Another method is the Magnetic Resonance Imaging (MRI), which uses gadolinium as a contrast fluid to produce images of breast tissue. Sonography or the use of ultrasounds (taking pictures using sound waves) is also an option and it is much cheaper than the other procedures.
Finally, new inventions are being made such as Positron Emission Tomography (PET) scanning or tomosynthesis, and scintimammography (molecular imaging) (Thompson, Easton, & The Breast Cancer Linkage Consortium, 2002, p. 1361).
There is extensive literature on breast cancer, treatment procedures, risk factors, and effects on society based on the many studies carried out in that field. However, on the issue of affordability of breast cancer procedures, no exclusive studies seem to exist. The resource base on that area occurs within the existing research as recommendations made by researcher on cost management.
Eadie and MacAskill (2008) suggest that more health care practitioners adopt the use of ultrasounds in checking for cancer, as this method is cheaper (p. 337). This will result in more affordable services to the patients seeking such examinations. Another study proved that patients could indeed be having money to pay for mammography and other expensive procedures.
Nevertheless, it is their attitudes that need to be worked on. People focus on the fatalism of cancer, and the inability of the medical field to come up with a cure for it. “Given the fears and limited readiness to change, great awareness and sensitivity is required when developing interventions which seek to engage people in the prevention of cancer” (Jemal, Thomas, Murray, & Thum, 2002, p. 33).
The inability to deal with risk and uncertainty results to people advising other to go for check-up while not daring to visit a medical practitioner for one’s own health review.
The fear leads to irrational responses. Sarkar (2009, p. 364) suggests the importance of normalizing discussions about breasts, promoting breast awareness, countering misconceptions about breast cancer and advocating for breast screening by promoting free screening campaigns.
Another study on the legislative policies that inform the cost of cancer prevention and treatment procedures came up with statutes such as the Mammography Quality Standards Act (MQSA), the Food and Drugs Administration Certification and Accreditation, and the Breast and Cervical cancer Prevention and Treatment Act (Jemal, Thomas, Murray, & Thum, 2002, p. 45).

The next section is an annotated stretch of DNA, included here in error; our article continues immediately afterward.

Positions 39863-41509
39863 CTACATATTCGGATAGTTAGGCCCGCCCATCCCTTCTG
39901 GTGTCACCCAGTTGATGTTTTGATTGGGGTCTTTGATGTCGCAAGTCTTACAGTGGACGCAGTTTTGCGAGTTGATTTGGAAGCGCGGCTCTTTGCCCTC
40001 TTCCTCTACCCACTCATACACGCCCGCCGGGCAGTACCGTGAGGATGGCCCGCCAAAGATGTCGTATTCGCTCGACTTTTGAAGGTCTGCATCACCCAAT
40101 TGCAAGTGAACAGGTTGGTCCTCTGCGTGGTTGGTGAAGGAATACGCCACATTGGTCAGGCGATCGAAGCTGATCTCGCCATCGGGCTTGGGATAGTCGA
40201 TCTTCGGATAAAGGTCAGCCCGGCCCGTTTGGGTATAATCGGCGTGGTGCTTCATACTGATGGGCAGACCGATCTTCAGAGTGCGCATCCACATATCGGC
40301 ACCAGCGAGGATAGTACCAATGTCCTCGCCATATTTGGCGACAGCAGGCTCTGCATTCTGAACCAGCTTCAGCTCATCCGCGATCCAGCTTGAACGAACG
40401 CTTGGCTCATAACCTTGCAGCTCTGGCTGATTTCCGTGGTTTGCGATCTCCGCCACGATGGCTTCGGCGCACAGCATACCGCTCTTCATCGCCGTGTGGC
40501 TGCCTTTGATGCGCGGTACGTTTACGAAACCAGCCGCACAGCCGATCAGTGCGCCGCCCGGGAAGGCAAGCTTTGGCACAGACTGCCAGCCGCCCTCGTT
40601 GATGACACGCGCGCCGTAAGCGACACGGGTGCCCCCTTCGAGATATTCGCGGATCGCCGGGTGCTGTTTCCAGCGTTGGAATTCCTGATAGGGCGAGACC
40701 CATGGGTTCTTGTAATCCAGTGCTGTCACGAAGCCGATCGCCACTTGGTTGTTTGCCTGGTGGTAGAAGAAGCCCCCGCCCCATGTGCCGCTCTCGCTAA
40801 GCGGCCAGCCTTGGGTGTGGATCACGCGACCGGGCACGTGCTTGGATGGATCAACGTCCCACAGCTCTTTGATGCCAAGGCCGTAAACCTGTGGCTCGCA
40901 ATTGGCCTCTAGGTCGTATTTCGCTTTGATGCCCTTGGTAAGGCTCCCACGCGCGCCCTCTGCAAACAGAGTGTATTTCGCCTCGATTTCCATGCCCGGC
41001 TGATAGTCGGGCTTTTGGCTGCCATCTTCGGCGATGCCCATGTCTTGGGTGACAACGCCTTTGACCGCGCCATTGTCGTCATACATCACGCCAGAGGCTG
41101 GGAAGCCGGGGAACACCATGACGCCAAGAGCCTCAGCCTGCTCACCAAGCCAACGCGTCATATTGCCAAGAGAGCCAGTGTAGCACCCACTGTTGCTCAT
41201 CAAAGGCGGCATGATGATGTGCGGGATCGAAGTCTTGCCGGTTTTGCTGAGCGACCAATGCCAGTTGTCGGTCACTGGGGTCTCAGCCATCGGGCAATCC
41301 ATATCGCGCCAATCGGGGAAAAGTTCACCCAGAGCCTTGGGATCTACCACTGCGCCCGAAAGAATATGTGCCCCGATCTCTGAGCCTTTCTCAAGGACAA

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Instead of continuing with the prevailing conventional mammography, health practitioners should consider adopting digital mammograms, also referred to full-field digital mammograms (FFDMs) which are easier to manipulate and interpret.
Consequently, they will stand a chance to analyze the information or results obtained from mammograms much faster, which will make them more efficient. Since these devices do not require as much effort or time as the conventional mammograms, the services rendered should also reduce in costs.
Moreover, in cases of transporting patients to other states for procedures such as breast surgeries, part of the increased costs resulted from the need to transport physically the films that had the results of the mammography. With the use of these digital mammograms, such unaccounted expenses, the services rendered will prove cheaper and more affordable to patients.
Digital mammograms also produce more accurate and detailed results whose manipulation reduces the need for repetitive exposure to radiations during more tests, as well as the need for more follow up procedures to certify or clarify the first results (Jemal, Thomas, Murray, & Thum, 2002, p. 39). This stands out as a double benefit in terms of reducing costs because patients necessarily need no further radiation.
The radiation, in itself is carcinogenic. Therefore, it can actually cause cancer. Secondly, a patient need not to pay for more procedures as ‘follow-up’, since the capturing of all the information required for the entire testing procedure, in terms of images, occurs at once. Another cost effective measure involves the use of Sonography, especially during follow up.